Scrapbook: Durban theatre 1998

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BY BILLY SUTER

Every now and then I dip into scrapbooks that piled up during my 24 years as Arts Editor of The Mercury newspaper in Durban and, just for fun, dig out reviews and interviews from yesteryear. Today we go back nearly 20 years, to recall two theatre reviews from 1998…both, coincidentally, having featured my cousin, Norraine Swanby, now long retired from showbiz after having moved on to teaching music.

The first scrapbook clipping, above, headed “Among the finest of 1998”,  is my review of the 55-minute Chasing Tales, a delightful song and dance  production from Mark Hawkins and his much-missed Fantastic Flying Fish Dance Company.

Choreographed with tongue in cheek by David Gouldie, the show revolved around a colourful sangoma called Candy (Pinkie Mtshali), who visits a museum. There her dog, a puppet character called Floss, mixes throwing bones with that of a dinosaur, and Candy has to then gather ingredients for a spell that will help her escape.

She is aided by a fairy godmother (Swanby) in her quest to gather various ingredients that include pumpkin pips, porridge, animal teeth and a red apple.

This all paves the way for a number of fairytale characters to spring to life in the library – each arriving on stage by literally stepping through giant-size library books. Things start to go wrong when the characters cross paths, changing each other’s familiar stories and causing chaos.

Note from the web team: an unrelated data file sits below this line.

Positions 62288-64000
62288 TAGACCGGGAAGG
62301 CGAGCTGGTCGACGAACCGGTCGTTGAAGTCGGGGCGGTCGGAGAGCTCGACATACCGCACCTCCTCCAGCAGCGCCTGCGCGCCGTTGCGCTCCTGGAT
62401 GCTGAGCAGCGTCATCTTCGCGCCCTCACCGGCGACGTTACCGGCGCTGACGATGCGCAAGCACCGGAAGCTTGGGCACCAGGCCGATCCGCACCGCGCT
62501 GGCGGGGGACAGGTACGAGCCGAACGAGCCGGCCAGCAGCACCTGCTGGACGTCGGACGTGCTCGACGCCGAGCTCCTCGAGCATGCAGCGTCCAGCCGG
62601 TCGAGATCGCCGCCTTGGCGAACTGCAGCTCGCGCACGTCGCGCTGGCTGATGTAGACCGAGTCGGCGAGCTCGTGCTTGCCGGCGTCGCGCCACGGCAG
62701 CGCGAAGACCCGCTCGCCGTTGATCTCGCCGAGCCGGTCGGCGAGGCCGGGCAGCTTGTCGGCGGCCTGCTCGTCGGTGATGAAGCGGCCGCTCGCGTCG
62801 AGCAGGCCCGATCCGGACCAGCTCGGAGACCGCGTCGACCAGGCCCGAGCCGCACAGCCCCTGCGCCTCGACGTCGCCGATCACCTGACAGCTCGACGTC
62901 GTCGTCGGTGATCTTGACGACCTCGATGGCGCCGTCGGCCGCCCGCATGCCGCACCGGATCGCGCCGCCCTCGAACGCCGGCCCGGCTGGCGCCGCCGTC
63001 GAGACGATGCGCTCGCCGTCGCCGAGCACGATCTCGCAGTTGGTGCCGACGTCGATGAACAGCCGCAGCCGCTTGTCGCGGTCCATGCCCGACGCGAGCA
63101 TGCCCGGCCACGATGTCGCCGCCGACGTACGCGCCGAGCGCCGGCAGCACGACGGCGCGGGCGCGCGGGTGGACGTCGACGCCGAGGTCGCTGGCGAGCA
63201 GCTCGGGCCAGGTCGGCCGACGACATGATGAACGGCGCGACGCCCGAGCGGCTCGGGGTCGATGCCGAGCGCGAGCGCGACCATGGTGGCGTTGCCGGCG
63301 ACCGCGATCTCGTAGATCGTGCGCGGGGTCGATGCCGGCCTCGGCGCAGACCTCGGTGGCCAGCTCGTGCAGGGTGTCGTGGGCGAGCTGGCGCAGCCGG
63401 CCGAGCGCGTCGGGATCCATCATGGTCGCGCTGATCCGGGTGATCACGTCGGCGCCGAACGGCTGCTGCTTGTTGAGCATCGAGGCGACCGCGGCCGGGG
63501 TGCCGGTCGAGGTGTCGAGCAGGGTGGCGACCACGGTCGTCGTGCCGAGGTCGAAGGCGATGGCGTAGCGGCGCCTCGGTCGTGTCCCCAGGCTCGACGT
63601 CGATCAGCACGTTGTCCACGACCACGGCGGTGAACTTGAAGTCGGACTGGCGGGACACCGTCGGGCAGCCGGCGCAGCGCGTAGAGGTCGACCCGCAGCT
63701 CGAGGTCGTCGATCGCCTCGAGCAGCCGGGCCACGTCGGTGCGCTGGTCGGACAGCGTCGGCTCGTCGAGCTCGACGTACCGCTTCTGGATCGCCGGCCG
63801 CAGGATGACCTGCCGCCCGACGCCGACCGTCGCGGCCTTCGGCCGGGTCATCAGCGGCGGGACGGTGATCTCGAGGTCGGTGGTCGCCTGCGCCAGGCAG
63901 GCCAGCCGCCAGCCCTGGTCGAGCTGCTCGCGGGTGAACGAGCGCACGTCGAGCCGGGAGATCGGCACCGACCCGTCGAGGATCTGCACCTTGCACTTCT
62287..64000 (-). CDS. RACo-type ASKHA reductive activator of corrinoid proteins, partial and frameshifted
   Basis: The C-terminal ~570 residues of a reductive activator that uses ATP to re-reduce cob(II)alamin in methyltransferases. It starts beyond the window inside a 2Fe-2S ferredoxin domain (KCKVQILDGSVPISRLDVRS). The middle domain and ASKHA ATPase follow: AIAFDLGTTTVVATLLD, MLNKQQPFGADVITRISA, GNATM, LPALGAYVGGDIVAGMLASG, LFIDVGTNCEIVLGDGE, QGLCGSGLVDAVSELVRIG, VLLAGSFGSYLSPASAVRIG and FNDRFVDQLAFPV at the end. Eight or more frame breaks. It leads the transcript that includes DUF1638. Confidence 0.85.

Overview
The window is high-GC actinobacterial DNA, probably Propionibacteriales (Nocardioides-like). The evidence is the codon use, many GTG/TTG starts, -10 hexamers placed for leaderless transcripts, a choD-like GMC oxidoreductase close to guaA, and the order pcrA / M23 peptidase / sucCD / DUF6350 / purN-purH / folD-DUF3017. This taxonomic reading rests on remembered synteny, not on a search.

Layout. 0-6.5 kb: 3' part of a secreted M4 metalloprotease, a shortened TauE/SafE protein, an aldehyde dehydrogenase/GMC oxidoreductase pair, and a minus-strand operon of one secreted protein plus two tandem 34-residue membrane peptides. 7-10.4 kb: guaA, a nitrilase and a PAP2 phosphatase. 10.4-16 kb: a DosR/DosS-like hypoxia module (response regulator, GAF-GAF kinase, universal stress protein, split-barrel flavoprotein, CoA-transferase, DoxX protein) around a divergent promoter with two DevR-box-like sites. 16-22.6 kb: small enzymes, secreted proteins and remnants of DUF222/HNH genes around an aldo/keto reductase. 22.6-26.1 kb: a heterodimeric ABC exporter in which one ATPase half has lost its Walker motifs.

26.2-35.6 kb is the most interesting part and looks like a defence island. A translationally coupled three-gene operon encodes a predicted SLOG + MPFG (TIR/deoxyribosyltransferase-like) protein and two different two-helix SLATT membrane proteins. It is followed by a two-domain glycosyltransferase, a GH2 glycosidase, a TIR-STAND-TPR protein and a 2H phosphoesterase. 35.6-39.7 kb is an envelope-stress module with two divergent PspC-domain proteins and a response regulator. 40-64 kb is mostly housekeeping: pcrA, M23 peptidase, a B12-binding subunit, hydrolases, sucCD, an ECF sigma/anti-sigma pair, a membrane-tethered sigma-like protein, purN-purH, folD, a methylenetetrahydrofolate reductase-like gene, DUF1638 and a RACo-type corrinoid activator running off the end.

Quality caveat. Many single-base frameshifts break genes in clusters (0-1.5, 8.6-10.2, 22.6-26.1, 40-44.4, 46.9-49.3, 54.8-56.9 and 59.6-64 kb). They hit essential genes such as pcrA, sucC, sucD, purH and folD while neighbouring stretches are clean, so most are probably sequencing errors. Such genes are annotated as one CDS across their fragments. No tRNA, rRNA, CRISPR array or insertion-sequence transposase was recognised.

Chasing Tales was huge fun, featured props by Greg King, and was one of my favourite shows in Durban in 1998. A revival would be terrific.

The other clipping pictured above is of my review of the 1998 naughty mini panto, Sleeping Beauty, staged at the now-defunct Playhouse Cellar. I noted in the review that it was not as good as the previous year’s Aladdin, which was more outrageous, but remained a light delight.

The third of Durban’s annual pantos on a shoestring budget, Sleeping Beauty was scripted by Patrick Hyland and directed by Peter Court. It featured original songs alongside lyrically reworked, out-of-copyright tunes such as Brahms Lullaby,  The Sting and Gilbert and Sullivan favourites.

The cast included Hyland as a narrator called Bladder, Anthony Stonier, Heather Barclay-Whiffin and David Hierons, with 20-year-old newcomer Karen Wood in the title role, as princess Aurora.

Stonier, who I noted had by then already so mastered the art of camp he could have opened a tent factory, played Valium, a bossy, bitchy-in-black villainness in skimp outfits. Swanby played Aurora’s nurse, Frau Botterkop Boomsing von Schyss.


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